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Canadian Urbanism Uncovered

Queen West Heritage District Study

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The City of Toronto is embarking on a Heritage District study for Queen Street West between University and Bathurst. The study will create an inventory of buildings along Queen, identify key buildings of historical interest, seek to identify the essential character of the street, and provide specific recommendations both for preserving existing heritage buildings and shaping the construction of new developments in order to maintain this character. It is the first heritage district study of a commercial area in Toronto — the others so far have been residential areas (although commerical areas have been designated heritage districts in other cities in Ontario, such as Stratford).

The study is being conducted by the Office for Urbanism consulting group, and they gave a most interesting presentation of the project at Citytv studios tonight (October 25, 2005) to launch the project. There will be further public meetings in the winter and the spring as the report is developed and finalized.

The study is being paid for by “guilt money” extracted from Canada Life by local residents in compensation for the utterly out-of-character and out-of-scale office tower the company built at Queen West and Simcoe, just west of University. As a local resident put it at the meeting, the idea was to get them to pay to make sure that no-one else would be able to do the same thing they did.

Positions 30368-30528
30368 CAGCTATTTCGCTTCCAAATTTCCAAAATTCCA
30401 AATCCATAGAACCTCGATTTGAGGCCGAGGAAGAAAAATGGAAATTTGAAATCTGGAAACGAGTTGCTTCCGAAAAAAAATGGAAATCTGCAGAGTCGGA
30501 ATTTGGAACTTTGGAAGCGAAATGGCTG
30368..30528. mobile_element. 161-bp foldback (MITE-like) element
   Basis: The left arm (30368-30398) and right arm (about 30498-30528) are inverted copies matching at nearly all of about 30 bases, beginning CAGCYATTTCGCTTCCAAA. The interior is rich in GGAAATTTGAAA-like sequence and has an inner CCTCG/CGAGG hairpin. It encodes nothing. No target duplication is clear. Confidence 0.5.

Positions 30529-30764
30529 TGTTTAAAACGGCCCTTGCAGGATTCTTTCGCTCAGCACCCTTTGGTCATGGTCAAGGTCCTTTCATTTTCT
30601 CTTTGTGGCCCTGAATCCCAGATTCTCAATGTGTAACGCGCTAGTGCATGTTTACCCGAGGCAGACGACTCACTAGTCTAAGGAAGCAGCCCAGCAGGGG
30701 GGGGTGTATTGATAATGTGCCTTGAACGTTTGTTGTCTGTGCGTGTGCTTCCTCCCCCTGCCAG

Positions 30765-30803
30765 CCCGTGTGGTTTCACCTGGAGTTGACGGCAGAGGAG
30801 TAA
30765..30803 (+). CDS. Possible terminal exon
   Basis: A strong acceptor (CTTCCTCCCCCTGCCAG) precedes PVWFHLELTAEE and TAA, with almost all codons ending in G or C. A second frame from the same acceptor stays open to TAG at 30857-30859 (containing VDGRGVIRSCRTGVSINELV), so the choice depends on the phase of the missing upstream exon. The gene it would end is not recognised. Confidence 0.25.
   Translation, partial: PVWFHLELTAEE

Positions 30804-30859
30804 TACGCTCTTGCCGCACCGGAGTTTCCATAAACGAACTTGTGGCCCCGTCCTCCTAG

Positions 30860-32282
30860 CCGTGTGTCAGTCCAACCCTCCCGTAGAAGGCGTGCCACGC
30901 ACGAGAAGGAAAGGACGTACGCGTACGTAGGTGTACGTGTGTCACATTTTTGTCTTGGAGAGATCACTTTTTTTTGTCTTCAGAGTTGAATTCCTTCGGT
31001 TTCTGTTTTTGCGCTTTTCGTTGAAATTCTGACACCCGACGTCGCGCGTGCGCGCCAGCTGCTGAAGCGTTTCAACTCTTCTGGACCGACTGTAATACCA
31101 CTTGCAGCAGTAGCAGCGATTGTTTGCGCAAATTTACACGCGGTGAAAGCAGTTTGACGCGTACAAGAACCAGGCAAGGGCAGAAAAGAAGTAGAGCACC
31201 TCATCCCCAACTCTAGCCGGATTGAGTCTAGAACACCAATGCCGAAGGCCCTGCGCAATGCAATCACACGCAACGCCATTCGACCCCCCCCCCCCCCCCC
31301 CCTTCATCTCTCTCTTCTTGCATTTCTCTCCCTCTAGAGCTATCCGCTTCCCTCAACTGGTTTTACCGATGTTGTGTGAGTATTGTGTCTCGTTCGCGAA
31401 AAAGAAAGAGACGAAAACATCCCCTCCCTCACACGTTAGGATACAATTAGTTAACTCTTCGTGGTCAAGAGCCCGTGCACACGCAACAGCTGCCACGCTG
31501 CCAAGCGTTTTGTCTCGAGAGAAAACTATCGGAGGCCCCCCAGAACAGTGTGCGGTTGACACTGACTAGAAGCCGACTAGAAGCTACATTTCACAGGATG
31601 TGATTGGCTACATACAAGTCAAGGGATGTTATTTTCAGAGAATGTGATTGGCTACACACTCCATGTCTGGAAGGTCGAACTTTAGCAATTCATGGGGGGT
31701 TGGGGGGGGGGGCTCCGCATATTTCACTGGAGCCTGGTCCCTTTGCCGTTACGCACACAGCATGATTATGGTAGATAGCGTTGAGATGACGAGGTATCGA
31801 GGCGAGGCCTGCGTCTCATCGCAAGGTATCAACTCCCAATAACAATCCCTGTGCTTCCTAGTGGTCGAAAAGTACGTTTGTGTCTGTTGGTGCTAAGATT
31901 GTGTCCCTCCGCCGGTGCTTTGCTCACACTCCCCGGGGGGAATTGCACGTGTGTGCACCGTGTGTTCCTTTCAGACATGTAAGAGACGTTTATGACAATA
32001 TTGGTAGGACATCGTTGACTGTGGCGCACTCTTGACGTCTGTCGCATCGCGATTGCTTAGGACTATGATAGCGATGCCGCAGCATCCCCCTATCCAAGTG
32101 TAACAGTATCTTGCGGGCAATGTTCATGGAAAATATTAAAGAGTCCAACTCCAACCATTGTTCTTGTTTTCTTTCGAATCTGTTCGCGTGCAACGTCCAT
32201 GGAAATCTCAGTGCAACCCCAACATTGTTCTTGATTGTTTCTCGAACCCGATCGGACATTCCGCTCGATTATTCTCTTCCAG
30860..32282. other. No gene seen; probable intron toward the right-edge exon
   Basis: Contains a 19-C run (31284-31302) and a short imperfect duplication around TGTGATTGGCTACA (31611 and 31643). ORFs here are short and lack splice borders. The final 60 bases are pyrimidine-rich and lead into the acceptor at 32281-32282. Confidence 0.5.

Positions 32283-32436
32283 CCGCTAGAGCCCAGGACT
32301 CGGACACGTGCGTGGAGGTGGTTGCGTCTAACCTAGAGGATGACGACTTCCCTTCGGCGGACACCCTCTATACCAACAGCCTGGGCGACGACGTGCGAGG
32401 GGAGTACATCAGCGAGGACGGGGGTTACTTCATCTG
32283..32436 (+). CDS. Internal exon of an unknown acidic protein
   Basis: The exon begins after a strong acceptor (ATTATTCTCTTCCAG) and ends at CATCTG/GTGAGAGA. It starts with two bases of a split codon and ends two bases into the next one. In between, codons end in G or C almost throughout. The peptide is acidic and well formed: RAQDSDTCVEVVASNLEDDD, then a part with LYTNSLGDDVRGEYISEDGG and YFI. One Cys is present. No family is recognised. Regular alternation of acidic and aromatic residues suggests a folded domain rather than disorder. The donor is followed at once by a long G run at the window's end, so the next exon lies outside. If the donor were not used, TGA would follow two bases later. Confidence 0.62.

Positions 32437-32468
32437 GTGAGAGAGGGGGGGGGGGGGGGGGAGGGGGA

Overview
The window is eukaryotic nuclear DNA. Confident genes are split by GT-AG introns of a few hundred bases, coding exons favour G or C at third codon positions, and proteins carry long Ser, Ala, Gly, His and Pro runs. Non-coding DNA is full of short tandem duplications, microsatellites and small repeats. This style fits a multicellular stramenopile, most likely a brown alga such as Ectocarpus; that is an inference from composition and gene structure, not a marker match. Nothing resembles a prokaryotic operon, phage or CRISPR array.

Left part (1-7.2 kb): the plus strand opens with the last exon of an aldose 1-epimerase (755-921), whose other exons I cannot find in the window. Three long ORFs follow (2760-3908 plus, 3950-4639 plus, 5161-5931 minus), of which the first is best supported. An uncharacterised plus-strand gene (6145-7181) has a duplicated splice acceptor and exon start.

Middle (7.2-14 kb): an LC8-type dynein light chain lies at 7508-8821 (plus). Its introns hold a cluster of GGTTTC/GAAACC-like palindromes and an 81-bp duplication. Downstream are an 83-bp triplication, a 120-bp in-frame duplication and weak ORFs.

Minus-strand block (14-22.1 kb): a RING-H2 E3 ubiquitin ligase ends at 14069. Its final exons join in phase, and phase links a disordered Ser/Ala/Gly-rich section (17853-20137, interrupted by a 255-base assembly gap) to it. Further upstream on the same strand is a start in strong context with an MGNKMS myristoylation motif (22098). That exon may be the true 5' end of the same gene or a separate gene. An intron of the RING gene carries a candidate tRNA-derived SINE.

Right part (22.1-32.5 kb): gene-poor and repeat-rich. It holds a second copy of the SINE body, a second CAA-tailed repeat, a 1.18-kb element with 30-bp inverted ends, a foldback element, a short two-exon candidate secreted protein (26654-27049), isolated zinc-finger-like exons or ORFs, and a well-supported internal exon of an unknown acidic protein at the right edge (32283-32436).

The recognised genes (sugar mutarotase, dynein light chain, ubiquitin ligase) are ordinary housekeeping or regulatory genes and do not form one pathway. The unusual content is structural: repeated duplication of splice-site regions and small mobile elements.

Local residents and business owners made several interesting points, including the fact that it is important to keep bars, restaurants and music venues in the area, since they keep life going on the street in the evening, whereas retail outlets close at 6 and become dead afterwards. Also emphasized was the importance of sunshine, even in the winter, for keeping the street lively. One of the consultants noted that they had discussed including sunlight as a heritage feature — the audience strongly encouraged them to consider this innovative idea seriously.

Several contributors also emphasized the importance of narrow store frontages along Queen as being essential to its character. Not only do they break up the vista, making an interesting and varied streetscape that attracts pedestrians, but they also ensure that the storefronts remain reasonably affordable, providing a space for independent store owners and entrepreneurs to open creative new businesses — which is what made the strip such a destination. The consultants were urged to incorporate narrow storefronts as a key aspect of Queen West’s heritage character.

Unfortunately, rumour has it that they may already be too late. The vacant lot at Queen and Portland has apparently been bought by Loblaws, who (it is rumoured) plan to create a super-store that would be entirely out of character, and would kill existing local businesses. Several other blocks of heritage (but not currently protected) commercial buildings are said to have been purchased by chain retailers, who apparently plan to demolish them and install single big-box stores in their place. (Another concern is that these stores, unlike the old buildings, have no residential spaces, because they have no upper storeys, thus losing the mixed-use character of the street that helps make it so vital and varied).

The irony is that the unique character of Queen West might be identified just in time for it to be lost.